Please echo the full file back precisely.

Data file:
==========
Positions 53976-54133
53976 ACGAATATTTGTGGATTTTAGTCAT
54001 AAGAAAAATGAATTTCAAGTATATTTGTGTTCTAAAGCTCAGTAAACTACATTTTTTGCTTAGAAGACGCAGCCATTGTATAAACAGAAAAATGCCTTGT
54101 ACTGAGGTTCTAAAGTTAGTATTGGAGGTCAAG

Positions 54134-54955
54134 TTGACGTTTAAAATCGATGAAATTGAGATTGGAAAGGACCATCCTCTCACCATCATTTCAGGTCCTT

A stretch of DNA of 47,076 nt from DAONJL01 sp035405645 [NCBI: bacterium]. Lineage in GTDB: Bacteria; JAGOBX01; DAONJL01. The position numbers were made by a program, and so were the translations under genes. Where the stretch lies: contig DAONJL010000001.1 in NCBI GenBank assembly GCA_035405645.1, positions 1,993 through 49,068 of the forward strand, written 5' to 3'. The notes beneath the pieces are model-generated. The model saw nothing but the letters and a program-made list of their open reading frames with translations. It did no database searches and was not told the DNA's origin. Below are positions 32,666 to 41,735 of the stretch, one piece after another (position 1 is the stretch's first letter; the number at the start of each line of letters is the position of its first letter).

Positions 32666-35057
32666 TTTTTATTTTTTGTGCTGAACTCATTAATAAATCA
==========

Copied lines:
Positions 53976-54133
53976 ACGAATATTTGTGGATTTTAGTCAT
54001 AAGAAAAATGAATTTCAAGTATATTTGTGTTCTAAAGCTCAGTAAACTACATTTTTTGCTTAGAAGACGCAGCCATTGTATAAACAGAAAAATGCCTTGT
54101 ACTGAGGTTCTAAAGTTAGTATTGGAGGTCAAG

Positions 54134-54955
54134 TTGACGTTTAAAATCGATGAAATTGAGATTGGAAAGGACCATCCTCTCACCATCATTTCAGGTCCTT

A stretch of DNA of 47,076 nt from DAONJL01 sp035405645 [NCBI: bacterium]. Lineage in GTDB: Bacteria; JAGOBX01; DAONJL01. The position numbers were made by a program, and so were the translations under genes. Where the stretch lies: contig DAONJL010000001.1 in NCBI GenBank assembly GCA_035405645.1, positions 1,993 through 49,068 of the forward strand, written 5' to 3'. The notes beneath the pieces are model-generated. The model saw nothing but the letters and a program-made list of their open reading frames with translations. It did no database searches and was not told the DNA's origin. Below are positions 32,666 to 41,735 of the stretch, one piece after another (position 1 is the stretch's first letter; the number at the start of each line of letters is the position of its first letter).

Positions 32666-35057
32666 TTTTTATTTTTTGTGCTGAACTCATTAATAAATCA